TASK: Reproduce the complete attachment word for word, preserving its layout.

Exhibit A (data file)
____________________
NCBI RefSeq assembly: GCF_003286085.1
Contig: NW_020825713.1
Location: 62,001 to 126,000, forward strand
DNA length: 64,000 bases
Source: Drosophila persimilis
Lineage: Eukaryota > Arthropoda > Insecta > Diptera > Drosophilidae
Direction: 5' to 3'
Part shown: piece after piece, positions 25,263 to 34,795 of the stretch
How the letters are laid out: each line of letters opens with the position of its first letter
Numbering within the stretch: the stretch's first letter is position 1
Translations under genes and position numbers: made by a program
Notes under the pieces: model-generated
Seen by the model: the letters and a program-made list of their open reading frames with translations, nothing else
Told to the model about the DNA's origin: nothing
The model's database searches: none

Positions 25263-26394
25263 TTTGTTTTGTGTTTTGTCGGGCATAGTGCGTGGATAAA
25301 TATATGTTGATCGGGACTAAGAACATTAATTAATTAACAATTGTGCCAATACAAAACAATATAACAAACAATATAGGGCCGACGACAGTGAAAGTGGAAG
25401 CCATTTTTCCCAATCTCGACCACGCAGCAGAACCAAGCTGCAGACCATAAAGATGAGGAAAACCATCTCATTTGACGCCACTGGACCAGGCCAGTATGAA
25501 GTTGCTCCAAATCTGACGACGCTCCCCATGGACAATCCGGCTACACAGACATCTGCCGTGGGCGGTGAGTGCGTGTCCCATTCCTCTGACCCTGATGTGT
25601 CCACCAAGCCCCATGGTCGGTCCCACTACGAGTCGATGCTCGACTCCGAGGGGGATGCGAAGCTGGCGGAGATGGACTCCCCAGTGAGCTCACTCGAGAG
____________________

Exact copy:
NCBI RefSeq assembly: GCF_003286085.1
Contig: NW_020825713.1
Location: 62,001 to 126,000, forward strand
DNA length: 64,000 bases
Source: Drosophila persimilis
Lineage: Eukaryota > Arthropoda > Insecta > Diptera > Drosophilidae
Direction: 5' to 3'
Part shown: piece after piece, positions 25,263 to 34,795 of the stretch
How the letters are laid out: each line of letters opens with the position of its first letter
Numbering within the stretch: the stretch's first letter is position 1
Translations under genes and position numbers: made by a program
Notes under the pieces: model-generated
Seen by the model: the letters and a program-made list of their open reading frames with translations, nothing else
Told to the model about the DNA's origin: nothing
The model's database searches: none

Positions 25263-26394
25263 TTTGTTTTGTGTTTTGTCGGGCATAGTGCGTGGATAAA
25301 TATATGTTGATCGGGACTAAGAACATTAATTAATTAACAATTGTGCCAATACAAAACAATATAACAAACAATATAGGGCCGACGACAGTGAAAGTGGAAG
25401 CCATTTTTCCCAATCTCGACCACGCAGCAGAACCAAGCTGCAGACCATAAAGATGAGGAAAACCATCTCATTTGACGCCACTGGACCAGGCCAGTATGAA
25501 GTTGCTCCAAATCTGACGACGCTCCCCATGGACAATCCGGCTACACAGACATCTGCCGTGGGCGGTGAGTGCGTGTCCCATTCCTCTGACCCTGATGTGT
25601 CCACCAAGCCCCATGGTCGGTCCCACTACGAGTCGATGCTCGACTCCGAGGGGGATGCGAAGCTGGCGGAGATGGACTCCCCAGTGAGCTCACTCGAGAG